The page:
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Ripple (XRP) – With Ryan Zagone at Better than Cash alliance, XRP global adoption is inevitable

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A week ago, Ripple labs director of regulatory relations was elected to represent 90 corporations at the Federal Reserve’s faster payments task force steering committee. The task force was formed this year to spearhead the upgrade of payment systems that have remained unchanged since the 1970s.

Also read: https://elevenews.com/2018/06/26/ali-baba-confirms-ripple-xrp-like-remittance-service-for-alipay/

This is good for ripple (XRP) because it means ripple is well represented as a frontrunner for adoption by the U.S federal reserve, as a tool for making global payments faster. Up to this point, the primary technology that has been in use for this purpose is SWIFT. This technology is no longer efficient when compared to newer technologies like ripple (XRP), and with Zagone as a member of this task force, the FED will most likely back ripple (XRP) as a replacement. That’s because it is faster, cheaper, and most importantly, ripple labs is American, an important factor for the Federal Reserve.

But that’s not the only place where Ryan Zagone is representing ripple (XRP), and giving it leverage for mass adoption. He is also representing ripple at the better than cash alliance. Zagone is on the research advisory board of this organization that is based at the United Nations. The goal of this organization is to enhance financial inclusion at a global level. What’s interesting about this organization is its membership and partnerships. The better than cash alliance membership includes more than 25 countries in the developing world, and over 20 world organizations including the World Bank, the  Bill and Melinda Gates foundation among others. It is also backed by the U.N and the G20.

Also read:

Ripple (XRP) Will Soon Become the Number One Cryptocurrency Choice for Various Banks- Brad Garlinghouse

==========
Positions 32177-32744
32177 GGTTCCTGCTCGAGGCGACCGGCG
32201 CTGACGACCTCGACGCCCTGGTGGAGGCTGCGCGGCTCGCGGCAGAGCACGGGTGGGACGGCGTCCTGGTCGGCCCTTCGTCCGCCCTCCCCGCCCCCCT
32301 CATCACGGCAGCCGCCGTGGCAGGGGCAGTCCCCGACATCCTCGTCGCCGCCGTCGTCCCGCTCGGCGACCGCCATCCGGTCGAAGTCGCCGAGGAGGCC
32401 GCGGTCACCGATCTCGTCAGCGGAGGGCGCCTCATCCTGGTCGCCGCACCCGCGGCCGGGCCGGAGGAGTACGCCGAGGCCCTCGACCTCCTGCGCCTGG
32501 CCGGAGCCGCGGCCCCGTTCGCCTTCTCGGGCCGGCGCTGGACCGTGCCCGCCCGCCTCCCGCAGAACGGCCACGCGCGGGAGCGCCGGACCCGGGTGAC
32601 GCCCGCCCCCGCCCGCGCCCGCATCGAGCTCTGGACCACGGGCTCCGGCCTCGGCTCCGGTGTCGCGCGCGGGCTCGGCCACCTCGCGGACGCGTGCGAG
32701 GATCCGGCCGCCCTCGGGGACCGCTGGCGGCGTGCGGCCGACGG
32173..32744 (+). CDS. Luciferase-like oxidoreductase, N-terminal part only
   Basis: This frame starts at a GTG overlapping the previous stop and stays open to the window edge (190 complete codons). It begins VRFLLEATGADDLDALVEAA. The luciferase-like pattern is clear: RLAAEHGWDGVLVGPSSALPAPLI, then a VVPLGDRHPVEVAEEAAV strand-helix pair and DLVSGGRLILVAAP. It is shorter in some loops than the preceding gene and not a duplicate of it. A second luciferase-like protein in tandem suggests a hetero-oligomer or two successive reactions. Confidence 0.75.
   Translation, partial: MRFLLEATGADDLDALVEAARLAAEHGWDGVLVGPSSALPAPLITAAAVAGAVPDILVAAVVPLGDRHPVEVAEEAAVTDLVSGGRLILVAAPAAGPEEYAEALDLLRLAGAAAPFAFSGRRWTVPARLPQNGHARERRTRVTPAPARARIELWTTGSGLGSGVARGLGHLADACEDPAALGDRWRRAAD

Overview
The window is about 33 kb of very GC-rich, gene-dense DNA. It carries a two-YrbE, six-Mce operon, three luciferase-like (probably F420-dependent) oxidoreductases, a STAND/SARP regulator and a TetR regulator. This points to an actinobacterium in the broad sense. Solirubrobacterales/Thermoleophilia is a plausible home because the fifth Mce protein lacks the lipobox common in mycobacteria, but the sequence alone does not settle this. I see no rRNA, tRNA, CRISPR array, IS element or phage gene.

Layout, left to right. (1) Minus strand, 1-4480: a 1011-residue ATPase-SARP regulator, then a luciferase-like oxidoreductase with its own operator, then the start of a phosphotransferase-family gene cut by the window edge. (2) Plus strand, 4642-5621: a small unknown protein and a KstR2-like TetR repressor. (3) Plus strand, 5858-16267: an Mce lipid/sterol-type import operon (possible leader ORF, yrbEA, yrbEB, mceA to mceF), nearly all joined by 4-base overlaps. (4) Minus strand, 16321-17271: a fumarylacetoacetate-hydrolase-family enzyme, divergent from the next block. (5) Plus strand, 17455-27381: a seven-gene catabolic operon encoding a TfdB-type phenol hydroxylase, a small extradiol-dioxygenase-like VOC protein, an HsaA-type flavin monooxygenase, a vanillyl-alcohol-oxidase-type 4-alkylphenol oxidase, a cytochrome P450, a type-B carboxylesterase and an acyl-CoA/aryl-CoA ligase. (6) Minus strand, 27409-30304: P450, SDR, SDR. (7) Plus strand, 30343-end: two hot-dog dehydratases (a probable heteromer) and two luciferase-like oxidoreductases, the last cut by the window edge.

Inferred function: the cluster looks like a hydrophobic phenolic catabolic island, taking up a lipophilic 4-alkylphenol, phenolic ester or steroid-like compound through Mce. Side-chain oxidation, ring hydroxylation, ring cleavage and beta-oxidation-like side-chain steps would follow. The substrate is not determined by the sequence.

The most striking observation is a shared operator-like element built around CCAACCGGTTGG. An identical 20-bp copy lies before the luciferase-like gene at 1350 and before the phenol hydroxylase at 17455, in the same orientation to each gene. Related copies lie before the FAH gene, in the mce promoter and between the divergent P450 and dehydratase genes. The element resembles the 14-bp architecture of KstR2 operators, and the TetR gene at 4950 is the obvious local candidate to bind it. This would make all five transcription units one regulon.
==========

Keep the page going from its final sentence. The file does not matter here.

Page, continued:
This means that ripple (XRP) has leverage on a platform that could see it get adopted by every developing nation all across the world. That’s because the primary problem of most developing countries, one that holds them back, is the lack of financial inclusion. Ripple (XRP) can offer them this because it is very cost-effective, and can be used to tailor solutions for the problems that many developing nations face. Through Ryan, and the influence of the G20, and the World Bank, most of these nations will adopt ripple (XRP) as the primary tool for expanding the financial space amongst their people.

When you put together the influence that ripple (XRP) is gaining both in the U.S through the Federal Reserve, and the rest of the world through the better than cash initiative, it isn’t hard to see why ripple (XRP) is about to take over the global finance industry.

This makes it highly undervalued at its current price of under $0.50.  Once banks start using it with the help of their respective governments, ripple (XRP) will skyrocket in value. It could easily become a global currency, and replace all other currencies in use today, including the USD. What ripple has going on is clearly unprecedented in crypto circles. It is likely to emerge as the number one crypto, and break away from the umbrella of bitcoin in a few years.

Also read:

https://elevenews.com/2018/06/24/confirmed-10-companies-using-and-testing-ripples-xrapid-to-power-payments-with-xrp/

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Banks Can’t Snub Crypto Startups Thanks to France’s New Blockchain Law

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The Takeaway:

  • France’s new crypto law grants blockchain-related projects the right to a bank account, provided they opt in to being regulated
  • There’s an optional certification or “visa” for ICO projects as well as crypto services providers such as exchanges and custodians
  • The new law paves the way for French life insurance and private equity funds to get more exposure to crypto assets
  • All of this is a far cry from the U.S.

Among developed countries, France’s new approach to regulated cryptocurrency and blockchain companies can fairly be described as avant garde.

In perhaps the most striking example, the regulatory framework drafted by Autorité des Marchés Financiers (AMF), the country’s financial markets overseer, aims to remove a longstanding point of contention faced by such startups: banking relationships.

Under the framework, firms that opt in to be regulated are guaranteed a bank account. This is a long way from the U.S., where regulators’ warnings about “reputation risk” have tacitly discouraged banks from providing deposit accounts to digital currency businesses.

According to Domitille Dessertine, head of the fintech, innovation and competitiveness division at AMF, “strong feedback” from crypto players on the need for adequate banking was matched by firm consensus from the French authorities.

The French government and legislators “were very supportive of this right and entitlement to open a bank account as long as you are regulated,” said Dessertine, who has been shepherding the new rules over the past two years.

Under the new law, the burden is now on banks to explain why they won’t serve startups, she explained:

“The relationship between the project and the bank remains contractual, but if the banks refuse then they will need to justify with us why they have refused to open a bank account.”